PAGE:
The Big Bike Revival began in 2015 following Cycling UK research that showed around 42 percent of Brits own bikes, but don’t use them.

Cycling UK has secured a £500,000 grant from the Department for Transport to again stage The Big Bike Revival. The 2018 event – run in England only – will be the fourth consecutive year for the annual "get your bike back on the road" event.

The Big Bike Revival promotes free cycle health checks, and gives maintenance advice and tips on how to get back into cycling. 

Cycling UK said that last year’s event encouraged more than 6,000 people to become everyday cyclists, and that 18,570 ended up cycling more than they had before. The charity – formerly known as CTC, or the Cyclists' Touring Club – will hold key Big Bike Revival events across England in the eight "cycle cities": Bristol, Manchester, Leeds, Cambridge, Birmingham, Norwich, Newcastle and Oxford. 

Last year’s event resulted in 13,684 bikes being brought back into use, said Cycling UK. Events were held in 136 locations, with 37 percent of attendees coming from the most deprived areas of the country.

“The training and supported activities we provide gives participants confidence in riding their bikes, and undertaking their own trips by bicycle,” said a Cycling UK statement.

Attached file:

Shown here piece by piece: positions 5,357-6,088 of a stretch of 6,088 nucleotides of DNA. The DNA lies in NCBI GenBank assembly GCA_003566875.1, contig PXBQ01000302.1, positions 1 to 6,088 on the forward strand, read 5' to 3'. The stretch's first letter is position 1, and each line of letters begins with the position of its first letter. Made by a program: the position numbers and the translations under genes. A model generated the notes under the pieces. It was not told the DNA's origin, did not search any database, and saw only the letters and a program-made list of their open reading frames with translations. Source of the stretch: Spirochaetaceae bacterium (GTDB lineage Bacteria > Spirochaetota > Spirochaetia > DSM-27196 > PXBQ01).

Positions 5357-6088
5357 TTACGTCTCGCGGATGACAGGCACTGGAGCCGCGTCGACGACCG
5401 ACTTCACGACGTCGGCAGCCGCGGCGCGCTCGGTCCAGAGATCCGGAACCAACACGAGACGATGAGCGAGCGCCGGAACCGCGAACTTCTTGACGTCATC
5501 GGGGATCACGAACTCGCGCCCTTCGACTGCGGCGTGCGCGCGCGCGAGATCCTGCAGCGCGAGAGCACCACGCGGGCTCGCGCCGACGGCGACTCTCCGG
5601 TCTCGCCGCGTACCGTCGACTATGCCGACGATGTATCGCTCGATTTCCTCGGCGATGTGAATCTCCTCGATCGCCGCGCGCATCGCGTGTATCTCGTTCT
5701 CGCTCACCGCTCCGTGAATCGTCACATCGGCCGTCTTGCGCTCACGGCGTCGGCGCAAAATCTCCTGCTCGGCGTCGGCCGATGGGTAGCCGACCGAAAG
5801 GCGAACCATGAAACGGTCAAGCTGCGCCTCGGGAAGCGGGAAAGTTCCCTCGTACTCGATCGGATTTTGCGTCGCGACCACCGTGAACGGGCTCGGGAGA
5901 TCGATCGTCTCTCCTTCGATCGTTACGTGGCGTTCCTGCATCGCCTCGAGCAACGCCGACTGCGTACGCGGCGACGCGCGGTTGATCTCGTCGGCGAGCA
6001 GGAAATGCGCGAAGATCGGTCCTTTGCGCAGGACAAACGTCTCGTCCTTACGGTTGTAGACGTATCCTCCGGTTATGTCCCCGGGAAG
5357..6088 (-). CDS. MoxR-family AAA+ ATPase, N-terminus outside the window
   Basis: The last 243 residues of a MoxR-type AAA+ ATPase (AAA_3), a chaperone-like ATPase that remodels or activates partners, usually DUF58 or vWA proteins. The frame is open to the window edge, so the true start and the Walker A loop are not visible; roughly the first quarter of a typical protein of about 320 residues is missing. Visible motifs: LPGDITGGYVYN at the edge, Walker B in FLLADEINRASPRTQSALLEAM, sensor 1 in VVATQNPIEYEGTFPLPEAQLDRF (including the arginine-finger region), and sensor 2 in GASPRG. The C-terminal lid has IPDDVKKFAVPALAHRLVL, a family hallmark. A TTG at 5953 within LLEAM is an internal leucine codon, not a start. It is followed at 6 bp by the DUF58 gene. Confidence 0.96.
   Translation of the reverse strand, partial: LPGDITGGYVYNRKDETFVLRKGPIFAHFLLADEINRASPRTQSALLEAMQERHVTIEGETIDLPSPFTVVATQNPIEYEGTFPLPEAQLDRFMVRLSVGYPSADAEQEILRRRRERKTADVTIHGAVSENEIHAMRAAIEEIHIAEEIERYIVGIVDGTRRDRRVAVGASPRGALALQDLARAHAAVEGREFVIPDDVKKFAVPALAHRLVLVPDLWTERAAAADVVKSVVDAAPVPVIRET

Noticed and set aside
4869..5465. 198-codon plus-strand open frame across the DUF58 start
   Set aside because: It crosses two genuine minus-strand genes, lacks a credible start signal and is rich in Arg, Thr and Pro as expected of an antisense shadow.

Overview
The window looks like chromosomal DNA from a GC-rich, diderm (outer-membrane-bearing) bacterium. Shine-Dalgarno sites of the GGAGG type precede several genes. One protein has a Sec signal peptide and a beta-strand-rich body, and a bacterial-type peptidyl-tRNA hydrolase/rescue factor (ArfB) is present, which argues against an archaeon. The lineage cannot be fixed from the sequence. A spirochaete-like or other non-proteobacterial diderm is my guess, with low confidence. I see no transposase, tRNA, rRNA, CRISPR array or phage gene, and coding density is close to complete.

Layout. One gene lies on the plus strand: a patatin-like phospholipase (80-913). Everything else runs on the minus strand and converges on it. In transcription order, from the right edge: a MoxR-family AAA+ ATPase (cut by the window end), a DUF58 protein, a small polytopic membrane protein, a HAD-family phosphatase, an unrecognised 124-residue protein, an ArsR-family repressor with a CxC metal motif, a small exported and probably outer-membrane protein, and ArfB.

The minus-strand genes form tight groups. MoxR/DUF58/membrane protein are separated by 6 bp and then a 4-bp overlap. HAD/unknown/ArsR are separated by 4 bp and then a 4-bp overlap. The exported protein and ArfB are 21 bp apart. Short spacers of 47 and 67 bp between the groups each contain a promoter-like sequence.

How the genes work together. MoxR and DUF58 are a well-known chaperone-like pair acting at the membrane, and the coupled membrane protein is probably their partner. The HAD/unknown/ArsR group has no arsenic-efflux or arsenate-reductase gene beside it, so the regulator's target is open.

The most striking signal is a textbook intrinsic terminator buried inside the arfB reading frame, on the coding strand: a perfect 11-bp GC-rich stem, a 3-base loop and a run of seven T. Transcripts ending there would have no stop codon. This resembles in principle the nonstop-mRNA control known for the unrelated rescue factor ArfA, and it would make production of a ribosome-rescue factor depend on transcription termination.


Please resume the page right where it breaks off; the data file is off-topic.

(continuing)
“We will look to build on last year’s successes by reaching even more people, particularly those in difficult to reach communities – in areas of social deprivation and ethnic minority groups.”

The charity's CEO Paul Tuohy highlighted that cycling can help reduce the huge health bill for obesity-related illnesses.

“Every year, the NHS spends around £5.1bn treating illnesses directly attributable to obesity – around £77 per person in the UK," he said.

Pic of transport minister Jesse Norman

Transport minister Jesse Norman

“It’s incredible that for only £23 a person, we can get more people cycling and tackle a health crisis that’s costing the NHS billions of pounds every year.

He added: “The Big Bike Revival represents incredible value for money, and I’m delighted that the DfT has recognised the significance of the project by funding it for another year so we can get more people cycling every day."

Transport minister Jesse Norman said the £500,000 grant is part of an "additional" £7m funding pot for England's eight "cycling cities."

“Everyone should be able to take advantage of the huge health and environmental benefits of cycling,” said Norman. “This funding, as part of our overall cycling and walking strategy, will help local councils to make their roads safer for everyone.”

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